Read the brief

The Impact of Violent Crime on Sleep and Stress

The Impact of Violent Crime on Sleep and Stress

By Emma Adam and Jennifer Heissel

The United States registered nearly 1.25 million violent crimes in 2016. Strong evidence indicates that children exposed to violence in and around their neighborhoods suffer academically, but the mechanisms that explain how such crimes get “under the skin” are poorly understood. Jennifer Heissel (SESP PhD 17), who is on the faculty of the Naval Postgraduate School and a former IPR graduate research assistant, IPR developmental psychobiologist Emma Adam, and their colleagues studied sleep and the stress hormone cortisol in adolescents exposed to violent crimes in their communities. They found that adolescents’ sleep and cortisol patterns were disrupted the night and day following nearby violence, and that more violent crimes led to more serious disruptions. Disruption of both sleep and cortisol have been linked to poorer academic performance.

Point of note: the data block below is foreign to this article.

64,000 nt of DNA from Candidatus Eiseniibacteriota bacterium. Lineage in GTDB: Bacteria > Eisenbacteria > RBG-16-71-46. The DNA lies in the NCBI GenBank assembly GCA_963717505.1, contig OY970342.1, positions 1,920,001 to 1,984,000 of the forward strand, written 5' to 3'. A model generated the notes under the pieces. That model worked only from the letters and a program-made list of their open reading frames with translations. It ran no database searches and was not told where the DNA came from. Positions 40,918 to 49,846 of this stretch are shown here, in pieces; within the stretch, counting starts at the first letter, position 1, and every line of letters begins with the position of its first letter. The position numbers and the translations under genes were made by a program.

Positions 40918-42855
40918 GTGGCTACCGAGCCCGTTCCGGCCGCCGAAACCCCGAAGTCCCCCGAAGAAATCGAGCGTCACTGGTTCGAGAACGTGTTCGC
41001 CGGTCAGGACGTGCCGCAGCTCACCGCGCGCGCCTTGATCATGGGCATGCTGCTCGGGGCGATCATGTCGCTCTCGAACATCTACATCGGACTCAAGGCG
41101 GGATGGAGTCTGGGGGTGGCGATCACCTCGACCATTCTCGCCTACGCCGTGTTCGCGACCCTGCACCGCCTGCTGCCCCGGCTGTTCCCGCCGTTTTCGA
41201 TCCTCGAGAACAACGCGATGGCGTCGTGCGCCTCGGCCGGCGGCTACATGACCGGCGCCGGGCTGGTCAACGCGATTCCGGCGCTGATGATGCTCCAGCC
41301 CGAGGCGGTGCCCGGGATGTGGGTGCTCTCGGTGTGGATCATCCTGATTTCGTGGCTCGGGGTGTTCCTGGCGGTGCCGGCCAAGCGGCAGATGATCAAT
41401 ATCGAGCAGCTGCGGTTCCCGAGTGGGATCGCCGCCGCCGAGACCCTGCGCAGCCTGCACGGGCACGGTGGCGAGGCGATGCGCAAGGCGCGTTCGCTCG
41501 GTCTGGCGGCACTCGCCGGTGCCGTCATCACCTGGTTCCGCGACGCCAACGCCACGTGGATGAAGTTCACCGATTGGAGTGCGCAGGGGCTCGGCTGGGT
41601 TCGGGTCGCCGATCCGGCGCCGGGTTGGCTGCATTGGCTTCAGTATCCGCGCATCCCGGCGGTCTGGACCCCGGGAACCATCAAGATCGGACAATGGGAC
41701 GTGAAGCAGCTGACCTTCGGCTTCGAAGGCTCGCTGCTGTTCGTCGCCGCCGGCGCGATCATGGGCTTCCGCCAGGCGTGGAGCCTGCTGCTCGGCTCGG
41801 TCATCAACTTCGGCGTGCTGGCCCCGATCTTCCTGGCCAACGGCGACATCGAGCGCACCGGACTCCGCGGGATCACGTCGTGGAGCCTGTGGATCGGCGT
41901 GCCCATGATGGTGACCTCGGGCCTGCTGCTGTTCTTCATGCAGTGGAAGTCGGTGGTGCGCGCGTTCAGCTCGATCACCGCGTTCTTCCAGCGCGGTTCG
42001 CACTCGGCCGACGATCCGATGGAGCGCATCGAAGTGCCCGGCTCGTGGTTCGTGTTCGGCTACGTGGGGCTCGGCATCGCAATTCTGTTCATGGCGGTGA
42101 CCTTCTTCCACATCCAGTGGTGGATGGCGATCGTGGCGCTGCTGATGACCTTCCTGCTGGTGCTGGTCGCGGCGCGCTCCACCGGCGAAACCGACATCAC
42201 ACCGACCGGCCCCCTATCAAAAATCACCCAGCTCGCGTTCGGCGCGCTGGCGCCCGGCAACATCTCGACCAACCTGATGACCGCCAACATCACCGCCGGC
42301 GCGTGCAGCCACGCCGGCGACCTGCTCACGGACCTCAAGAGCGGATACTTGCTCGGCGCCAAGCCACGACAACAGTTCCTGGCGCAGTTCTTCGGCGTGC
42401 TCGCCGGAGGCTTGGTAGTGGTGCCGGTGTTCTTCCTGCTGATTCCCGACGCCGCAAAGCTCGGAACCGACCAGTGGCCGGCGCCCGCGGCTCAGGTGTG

Read the brief

2017

Policies to Protect Workers from Wage Theft

Policies to Protect Workers from Wage Theft

By Daniel Galvin

Raising the minimum wage is a hot-button topic in the United States, yet the discussion often ignores “wage theft”, which includes when employers pay their employees below the minimum wage. Existing research views wage theft in economic terms—employers underpay their workers because the financial benefits outweigh the potential costs of getting caught—but IPR political scientist Daniel Galvin frames it as a policy issue. Analyzing wage- and-hour laws and minimum wage violations in all 50 states, Galvin finds that workers are significantly less likely to be paid below the minimum wage in states with stricter laws against wage theft. And states that have enacted treble damages—triple back pay as a penalty—have seen the steepest declines in wage theft. However, effective policies require three conditions: favorable partisan majorities in state government, determined coalitions of workers’ advocates lobbying for change, and strong enforcement of penalties. 

Read the brief

The Benefits of Increased School Spending

The Benefits of Increased School Spending

By Kirabo Jackson